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We are a small computer shop, and got asked to build 20 computers, all the same (basically) for a company. I have fiddled around with Audit mode before, and know it can be used for creating an image that we know works, then "sealing" the installation for the customer. So we have installed the drivers, installed their software they want running, all on one computer. Nothing is activated yet. When I run SysPrep (rather, when it pops up on the next reboot), I know I need to select 'Enter System Out-of-Box Experience (OOBE)', but do I also need to Generalize? And do I need to reboot or can I just shutdown? Once that's done, can I then image the hard drive to the other 19?

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up vote 4 down vote accepted

It's been a while since I've done this, but from memory the order is:

  • Set it up as you want (in Audit mode).
  • Generalize it and shut down (still in Audit mode).
  • Image/clone it onto new systems' drives.
  • Boot each machine, and then finalize each new machine into the OOBE mode.

You can probably get away with imaging it after OOBE if this image is only going to be used on an identical set of computers. You don't want to generalize an OOBE (I don't think you can anyway).

We generalize before duplication because it stops the activation clock and allows up to use the same image on different computers for more than a month (as well as setting it to perform hardware detection on the next boot).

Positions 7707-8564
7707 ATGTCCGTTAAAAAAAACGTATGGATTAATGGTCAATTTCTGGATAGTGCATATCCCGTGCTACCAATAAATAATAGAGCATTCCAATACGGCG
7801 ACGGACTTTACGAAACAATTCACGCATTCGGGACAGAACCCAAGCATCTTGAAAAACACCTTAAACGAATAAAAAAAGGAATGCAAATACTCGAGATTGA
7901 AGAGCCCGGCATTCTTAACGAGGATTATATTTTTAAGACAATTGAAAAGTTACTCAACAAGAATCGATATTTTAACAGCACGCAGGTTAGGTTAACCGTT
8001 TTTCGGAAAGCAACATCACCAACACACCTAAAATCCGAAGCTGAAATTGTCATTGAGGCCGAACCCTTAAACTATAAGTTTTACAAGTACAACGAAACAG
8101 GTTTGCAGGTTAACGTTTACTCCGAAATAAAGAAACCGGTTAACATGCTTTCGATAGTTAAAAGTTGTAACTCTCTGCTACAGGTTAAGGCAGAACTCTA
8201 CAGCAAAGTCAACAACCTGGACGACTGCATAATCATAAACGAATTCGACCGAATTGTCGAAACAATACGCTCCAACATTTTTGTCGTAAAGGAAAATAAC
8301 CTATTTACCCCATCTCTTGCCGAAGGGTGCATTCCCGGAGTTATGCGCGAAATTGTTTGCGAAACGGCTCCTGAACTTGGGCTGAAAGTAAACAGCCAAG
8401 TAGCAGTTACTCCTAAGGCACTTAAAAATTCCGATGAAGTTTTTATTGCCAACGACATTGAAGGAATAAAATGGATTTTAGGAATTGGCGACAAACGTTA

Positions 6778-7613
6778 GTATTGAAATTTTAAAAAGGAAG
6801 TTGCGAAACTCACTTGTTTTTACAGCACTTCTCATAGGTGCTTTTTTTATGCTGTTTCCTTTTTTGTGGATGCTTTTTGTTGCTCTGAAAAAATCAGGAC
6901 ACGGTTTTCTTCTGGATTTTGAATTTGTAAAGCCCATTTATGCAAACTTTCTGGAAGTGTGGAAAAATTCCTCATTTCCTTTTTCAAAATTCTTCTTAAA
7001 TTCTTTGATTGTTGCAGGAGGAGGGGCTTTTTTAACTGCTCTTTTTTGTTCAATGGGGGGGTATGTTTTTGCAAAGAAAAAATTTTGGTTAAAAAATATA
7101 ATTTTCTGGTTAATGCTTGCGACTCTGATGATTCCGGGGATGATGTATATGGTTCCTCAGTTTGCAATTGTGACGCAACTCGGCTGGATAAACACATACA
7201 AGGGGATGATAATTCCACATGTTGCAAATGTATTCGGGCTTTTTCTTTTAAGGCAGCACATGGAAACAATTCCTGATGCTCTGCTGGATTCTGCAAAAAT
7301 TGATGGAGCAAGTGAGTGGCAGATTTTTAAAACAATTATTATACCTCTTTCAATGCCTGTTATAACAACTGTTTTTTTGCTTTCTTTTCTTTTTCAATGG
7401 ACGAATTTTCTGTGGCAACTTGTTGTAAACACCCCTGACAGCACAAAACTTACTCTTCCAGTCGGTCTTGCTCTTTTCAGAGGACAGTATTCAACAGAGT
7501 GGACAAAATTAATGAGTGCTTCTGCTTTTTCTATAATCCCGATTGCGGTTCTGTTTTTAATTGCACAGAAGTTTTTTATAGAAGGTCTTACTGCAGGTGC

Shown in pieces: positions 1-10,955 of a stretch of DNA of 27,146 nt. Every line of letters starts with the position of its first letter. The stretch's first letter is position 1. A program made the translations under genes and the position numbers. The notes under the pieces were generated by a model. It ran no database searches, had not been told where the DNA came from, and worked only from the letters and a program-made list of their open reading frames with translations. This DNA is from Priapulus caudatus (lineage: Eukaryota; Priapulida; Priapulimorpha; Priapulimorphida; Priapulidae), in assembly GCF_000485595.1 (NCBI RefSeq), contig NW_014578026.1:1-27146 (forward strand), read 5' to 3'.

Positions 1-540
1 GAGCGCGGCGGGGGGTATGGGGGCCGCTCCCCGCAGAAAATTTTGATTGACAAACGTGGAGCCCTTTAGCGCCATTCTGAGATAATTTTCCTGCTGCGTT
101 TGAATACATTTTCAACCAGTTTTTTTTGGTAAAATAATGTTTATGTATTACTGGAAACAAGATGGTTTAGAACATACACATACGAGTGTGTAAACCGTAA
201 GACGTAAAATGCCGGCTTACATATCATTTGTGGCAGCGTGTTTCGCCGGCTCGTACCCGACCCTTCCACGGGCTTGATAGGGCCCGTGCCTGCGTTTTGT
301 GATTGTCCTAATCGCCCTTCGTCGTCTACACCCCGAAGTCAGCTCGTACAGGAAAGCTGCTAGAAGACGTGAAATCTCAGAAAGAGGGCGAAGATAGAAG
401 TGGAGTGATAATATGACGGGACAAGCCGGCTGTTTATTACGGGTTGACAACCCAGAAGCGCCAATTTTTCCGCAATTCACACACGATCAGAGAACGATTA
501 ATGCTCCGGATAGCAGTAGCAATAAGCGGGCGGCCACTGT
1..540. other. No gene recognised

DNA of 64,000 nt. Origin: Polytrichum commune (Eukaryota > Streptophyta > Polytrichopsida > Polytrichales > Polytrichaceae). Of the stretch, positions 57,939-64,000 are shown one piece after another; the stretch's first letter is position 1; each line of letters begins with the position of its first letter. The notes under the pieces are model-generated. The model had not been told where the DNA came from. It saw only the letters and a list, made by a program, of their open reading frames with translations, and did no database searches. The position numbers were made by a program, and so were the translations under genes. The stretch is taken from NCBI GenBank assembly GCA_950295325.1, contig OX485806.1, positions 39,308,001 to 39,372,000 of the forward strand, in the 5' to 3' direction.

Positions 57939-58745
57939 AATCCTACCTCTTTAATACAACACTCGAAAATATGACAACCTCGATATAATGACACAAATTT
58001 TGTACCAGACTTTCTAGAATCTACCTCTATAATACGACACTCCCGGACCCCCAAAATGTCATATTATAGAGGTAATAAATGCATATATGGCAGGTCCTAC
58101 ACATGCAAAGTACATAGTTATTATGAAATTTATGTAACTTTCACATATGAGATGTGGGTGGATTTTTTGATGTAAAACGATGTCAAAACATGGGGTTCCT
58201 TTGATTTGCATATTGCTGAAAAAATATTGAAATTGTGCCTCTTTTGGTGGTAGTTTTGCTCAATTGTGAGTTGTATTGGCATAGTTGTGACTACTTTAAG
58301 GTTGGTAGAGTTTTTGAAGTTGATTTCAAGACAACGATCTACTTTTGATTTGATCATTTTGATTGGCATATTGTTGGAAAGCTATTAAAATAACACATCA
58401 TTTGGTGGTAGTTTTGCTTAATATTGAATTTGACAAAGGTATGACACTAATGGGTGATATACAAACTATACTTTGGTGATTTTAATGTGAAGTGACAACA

• We setup the base Windows image and generalize it (activation rearm #1 of 3).
  • When we get an order for multiple machines that are identical, we use that image on one machine and then set it up the way they all should be (drivers, software, etc.).
  • We then generalize it again (rearm #2), and then dupe it for the other machines.
  • We then boot each machine, check them over, and then seal it with OOBE (rearm #3).
  • It gets boxed and sent to the customer (after 72 hours of burn-in).

You don't want to boot again after OOBE, and you want to avoid sending a customer a new machine with a running activation clock.

PS: We use a duplication machine to dupe our drives; if you're doing a lot of machines, one of these will save you days of time over a year. :)

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Can't I install all their software first, then Generalize into OOBE? That's (I'm assuming) the switch to clone to other hard drives and other hardware. Do I need to boot each machine first before attempting OOBE? – Canadian Luke Oct 22 '11 at 18:38
I'll add some info to my answer... :) – Ƭᴇcʜιᴇ007 Oct 22 '11 at 18:47
Alright, after seeing the edits... Since it's the same hardware on each of the computers, I can set it up with their software, then set it to Generalize in OOBE, then clone before the next boot? Or should I still re-arm it twice? – Canadian Luke Oct 22 '11 at 20:02
IMO you should generalize it, dupe it, then boot and OOBE each machine, as it ensures they are each working. You should really just try what you seem to want to do (generalize and OOBE in one step before duping), and see how it goes. :) The rearm count only matters when you hit 3, as you get to start all over from scratch. :) – Ƭᴇcʜιᴇ007 Oct 22 '11 at 21:17
I did the OOBE and Generalize in one swoop, and got the first machine running with no issues. I am waiting on the second machine to finish imaging from the first, but it looks promising! Thanks for you help – Canadian Luke Oct 22 '11 at 21:55

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